The higher education community also has the responsibility to collect and preserve their researchers’ scholarly output for reasons beyond ensuring access, such as for institutional planning and for analytic purposes.

Additionally, the higher education community must support their researchers’ compliance with the growing number of funder requirements. ARL, AAU, and APLU envision SHARE as the means for the academy to tackle these critical issues.

When you consider all of the above, these are in essence what we are all trying to achieve in the UK so there is a strong sense of shared values. As we are speaking to many of the same stakeholders to achieve those aims, especially publishers and intermediaries, it makes more sense to look at solutions that can be achieved at a global level as this makes it much easier to obtain buy-in, support and co-operation from them as they are key to supplying much of the data that is required to make the outputs of research more publicly accessible and to comply with funder and institution mandates. Therefore by working together we all benefit!

2. Avoiding duplicating work

The intention here is to avoid duplication of effort as the activities that Jisc Monitor and SHARE are undertaking are complementary to each other. Relevant outputs will be shared across both projects in the spirit of Open Access and for mutual benefit.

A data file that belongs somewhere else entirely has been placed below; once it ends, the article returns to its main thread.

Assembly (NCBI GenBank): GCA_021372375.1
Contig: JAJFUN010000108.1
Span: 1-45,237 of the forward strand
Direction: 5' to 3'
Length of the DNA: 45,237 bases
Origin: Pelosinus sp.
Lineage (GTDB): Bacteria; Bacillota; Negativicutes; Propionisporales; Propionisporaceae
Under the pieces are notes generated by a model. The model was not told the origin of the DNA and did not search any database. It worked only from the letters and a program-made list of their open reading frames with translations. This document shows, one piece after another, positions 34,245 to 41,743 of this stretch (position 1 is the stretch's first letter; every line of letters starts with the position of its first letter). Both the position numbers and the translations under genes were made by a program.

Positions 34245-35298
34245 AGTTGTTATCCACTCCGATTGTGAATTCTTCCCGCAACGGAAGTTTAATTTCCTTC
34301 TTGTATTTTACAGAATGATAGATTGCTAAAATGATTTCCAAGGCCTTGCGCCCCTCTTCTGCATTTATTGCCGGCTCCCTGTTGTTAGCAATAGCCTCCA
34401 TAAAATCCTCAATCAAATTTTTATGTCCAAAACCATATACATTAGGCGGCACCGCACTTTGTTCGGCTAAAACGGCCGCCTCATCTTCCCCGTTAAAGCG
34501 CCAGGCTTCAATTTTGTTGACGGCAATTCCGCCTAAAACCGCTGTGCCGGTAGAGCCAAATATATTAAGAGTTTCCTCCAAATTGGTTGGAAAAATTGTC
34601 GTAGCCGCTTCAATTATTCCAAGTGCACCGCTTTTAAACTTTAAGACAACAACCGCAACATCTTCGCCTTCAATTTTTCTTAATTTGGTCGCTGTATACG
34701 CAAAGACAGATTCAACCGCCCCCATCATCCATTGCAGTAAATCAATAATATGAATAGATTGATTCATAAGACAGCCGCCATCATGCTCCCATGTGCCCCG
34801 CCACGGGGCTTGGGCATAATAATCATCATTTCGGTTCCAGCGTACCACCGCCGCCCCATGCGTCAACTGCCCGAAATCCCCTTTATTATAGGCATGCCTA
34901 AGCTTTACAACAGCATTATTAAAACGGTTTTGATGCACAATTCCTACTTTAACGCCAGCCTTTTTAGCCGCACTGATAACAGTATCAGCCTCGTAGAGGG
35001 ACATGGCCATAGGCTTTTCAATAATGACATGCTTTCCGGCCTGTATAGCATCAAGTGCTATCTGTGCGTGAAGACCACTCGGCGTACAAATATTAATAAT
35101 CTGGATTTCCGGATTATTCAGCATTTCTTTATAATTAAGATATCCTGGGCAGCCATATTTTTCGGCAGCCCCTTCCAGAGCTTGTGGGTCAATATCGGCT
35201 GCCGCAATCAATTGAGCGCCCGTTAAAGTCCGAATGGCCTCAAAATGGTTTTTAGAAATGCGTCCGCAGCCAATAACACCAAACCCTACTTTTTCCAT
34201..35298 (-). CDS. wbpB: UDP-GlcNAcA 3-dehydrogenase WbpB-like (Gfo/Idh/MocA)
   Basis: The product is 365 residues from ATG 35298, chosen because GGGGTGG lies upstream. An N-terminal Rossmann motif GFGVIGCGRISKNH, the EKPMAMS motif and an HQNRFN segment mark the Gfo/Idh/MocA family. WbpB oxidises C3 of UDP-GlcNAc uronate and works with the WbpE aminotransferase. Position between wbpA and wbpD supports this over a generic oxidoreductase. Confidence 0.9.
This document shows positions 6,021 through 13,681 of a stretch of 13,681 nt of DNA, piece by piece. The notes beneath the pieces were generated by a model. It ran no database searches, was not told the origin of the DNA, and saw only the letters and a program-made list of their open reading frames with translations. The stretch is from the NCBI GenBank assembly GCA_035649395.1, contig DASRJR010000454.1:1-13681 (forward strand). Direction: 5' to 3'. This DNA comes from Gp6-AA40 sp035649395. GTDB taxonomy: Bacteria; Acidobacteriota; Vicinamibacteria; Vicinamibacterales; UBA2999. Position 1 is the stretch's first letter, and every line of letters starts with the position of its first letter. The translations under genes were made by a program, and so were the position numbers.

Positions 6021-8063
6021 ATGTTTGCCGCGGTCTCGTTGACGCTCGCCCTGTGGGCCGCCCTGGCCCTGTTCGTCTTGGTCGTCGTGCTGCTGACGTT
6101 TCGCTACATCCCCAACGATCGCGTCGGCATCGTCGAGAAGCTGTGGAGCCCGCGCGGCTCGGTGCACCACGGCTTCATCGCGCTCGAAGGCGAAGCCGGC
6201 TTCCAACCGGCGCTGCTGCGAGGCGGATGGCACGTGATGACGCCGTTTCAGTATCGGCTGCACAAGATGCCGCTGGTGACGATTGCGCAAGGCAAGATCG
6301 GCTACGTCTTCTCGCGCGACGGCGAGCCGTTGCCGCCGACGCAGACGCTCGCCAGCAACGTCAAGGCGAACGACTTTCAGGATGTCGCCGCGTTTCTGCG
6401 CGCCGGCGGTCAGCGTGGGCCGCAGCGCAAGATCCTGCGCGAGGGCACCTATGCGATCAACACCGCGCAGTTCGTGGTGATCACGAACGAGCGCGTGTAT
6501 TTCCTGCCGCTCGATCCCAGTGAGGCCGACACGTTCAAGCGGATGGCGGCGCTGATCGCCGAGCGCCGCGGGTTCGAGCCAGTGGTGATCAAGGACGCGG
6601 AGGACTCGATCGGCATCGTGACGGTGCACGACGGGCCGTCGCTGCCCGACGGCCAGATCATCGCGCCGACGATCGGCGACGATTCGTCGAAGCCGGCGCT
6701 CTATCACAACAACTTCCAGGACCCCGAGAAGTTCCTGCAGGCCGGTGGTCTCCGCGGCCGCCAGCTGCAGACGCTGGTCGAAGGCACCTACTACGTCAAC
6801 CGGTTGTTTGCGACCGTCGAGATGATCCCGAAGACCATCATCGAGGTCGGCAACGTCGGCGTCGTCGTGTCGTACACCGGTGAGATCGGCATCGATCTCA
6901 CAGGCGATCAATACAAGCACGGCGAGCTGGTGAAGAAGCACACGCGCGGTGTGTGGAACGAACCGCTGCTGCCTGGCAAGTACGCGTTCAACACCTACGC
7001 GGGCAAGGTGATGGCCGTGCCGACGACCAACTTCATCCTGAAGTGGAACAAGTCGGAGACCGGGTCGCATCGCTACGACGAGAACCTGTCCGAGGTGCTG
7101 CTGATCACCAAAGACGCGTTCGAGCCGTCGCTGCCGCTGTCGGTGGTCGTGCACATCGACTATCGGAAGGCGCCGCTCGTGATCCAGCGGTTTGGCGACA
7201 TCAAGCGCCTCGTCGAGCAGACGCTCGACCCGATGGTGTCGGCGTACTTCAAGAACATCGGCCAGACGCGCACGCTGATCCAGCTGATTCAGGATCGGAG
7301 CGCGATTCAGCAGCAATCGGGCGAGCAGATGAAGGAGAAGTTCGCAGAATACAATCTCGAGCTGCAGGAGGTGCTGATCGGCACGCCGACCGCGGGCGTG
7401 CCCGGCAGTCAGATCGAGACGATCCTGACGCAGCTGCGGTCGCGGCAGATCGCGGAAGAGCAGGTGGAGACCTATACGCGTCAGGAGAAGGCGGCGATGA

3. Metadata and standards

International collaboration on the promotion and adoption of agreed metadata and standards enables information to be exchanged across multiple systems, fulfilling another of the Jisc Monitor use cases: “Standards development to enable efficient data exchange”.

4. Raising awareness of research outputs

International collaboration helps to raise the awareness on the outputs of publically funded research around the world.

On a broader level, there are also discussions taking place with the chairs of the SHARE steering group about ways in which Jisc and SHARE can work together on a range of Jisc projects (including Jisc Monitor) with the aim of organising a workshop on technical issues later in the year, targeting a variety of stakeholders. It is also important to note that Jisc Monitor is working closely with other related Jisc projects to ensure our work is ostensibly joined up and forms part of the package of Jisc work on scholarly communications.

Jisc have also started discussions with CHORUS and look forward to having more detailed discussions as soon as the opportunity arises. We are also in close discussions with CrossRef, which is the technical infrastructure on which much of CHORUS is based, and hope that CrossRef services can be one foundation for the Jisc Monitor prototypes especially for the monitoring publication outputs, monitoring compliance and interoperability use cases.